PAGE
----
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For example, my Asrock P67 Extreme4 says this:

  • Supports DDR3 2133(OC)/1866(OC)/1600/1333/1066 non-ECC, un-buffered memory

Is the ram at 2400 Mhz compatible? Will the performance be downgraded or it just won't work?

I found other questions but they were related to the CPU cap at 1600 Mhz. This cap is related to the motherboard, specs says 2133(OC) max.

Any suggestion on the voltage specs? 2400Mhz ram runs at 1.65v supposedly, and my CPU runs at 1.5v? Could that be a problem

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You need to remember that you need to research your question first, before asking on here. A simple Google search returned this, for example: forums.anandtech.com/showthread.php?t=2271858 –  cybermonkey Jul 2 '14 at 17:44
    
@zyboxenterprises You need to read before coming here assuming things. The link you posted say: "The motherboard RAM frequency support is 2400(OC)/1600/1333/1066". That motherboard supports OC 2400mhz, so RAM at 2400mhz will work. That question is about to OC the mobo to match the 2400mhz that the RAM offers. My question is clear, my mobo doesn't support 2400mhz, the speed of the RAM im asking. Plus the voltage thing. –  Felix Sanz Jul 2 '14 at 17:46
    
Yes, but as I said before, the information can easily be found on the internet. It is also a common illusion that you have to match the RAM up to your motherboard; in fact, almost any RAM will work, as long as you match the RAM type (ECC, non-ECC, DDR3, DDR2, etc). –  cybermonkey Jul 2 '14 at 18:13
    
Sure, you can find it easily, but the link you posted here trying to prove it, it's totally wrong. You just messed things up. Good, you talk about reputation, how mature you are. "mine is bigger". –  Felix Sanz Jul 2 '14 at 22:09

1 Answer 1

up vote 2 down vote accepted

The RAM would down-clock automatically to DDR3-2133 speed and it would run fine. This is safe and will only make you lose the speed edge of the faster module.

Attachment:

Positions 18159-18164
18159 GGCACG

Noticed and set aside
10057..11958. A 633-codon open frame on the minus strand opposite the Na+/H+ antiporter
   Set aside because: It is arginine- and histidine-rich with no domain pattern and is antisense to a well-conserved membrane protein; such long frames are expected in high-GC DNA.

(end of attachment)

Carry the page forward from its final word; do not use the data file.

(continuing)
If there are more than one and they are different: The RAM in your system will 1. all run at the same speed, and 2. run at the lowest supported speed by any one stick of installed RAM. Different sticks of RAM can NOT run at different speeds in the same system. The motherboard will make both RAM modules runs in the lower speed.

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The RAM would down clock only if it had that capability. Much easier to purchase known support memory then purchasing memory that might not work. I recall a question on this very website about memory that refused to work, it was slightly different, because the memory required 0.15v more then the motherboard supported. –  Ramhound Jul 2 '14 at 11:30
    
I agree with your comment, it is better to purchase the proper one and the voltage can be an issue. However I think clock is set by motherboard, I mean RAM just operates (somehow) on what it gets as a clock doesn't choose on what clock it works or support. –  Ruslan Gerasimov Jul 2 '14 at 12:10
    
Memory has some circuitry to support technolgies like XMP –  Ramhound Jul 2 '14 at 12:21
    
All XMP does is allow your BIOS to automatically configure the overclocked DRAM voltage and timing information instead of forcing you to do it manually. It does not guarantee stability. You can use XMP RAM in non-XMP motherboards and you can use non-XMP RAM in XMP motherboards. In both cases you will simply have to set the timings and voltage manually if you decide to go outside of the recommended specifications. –  Ruslan Gerasimov Jul 2 '14 at 12:39
    
I am more then aware of that fact. –  Ramhound Jul 2 '14 at 12:50

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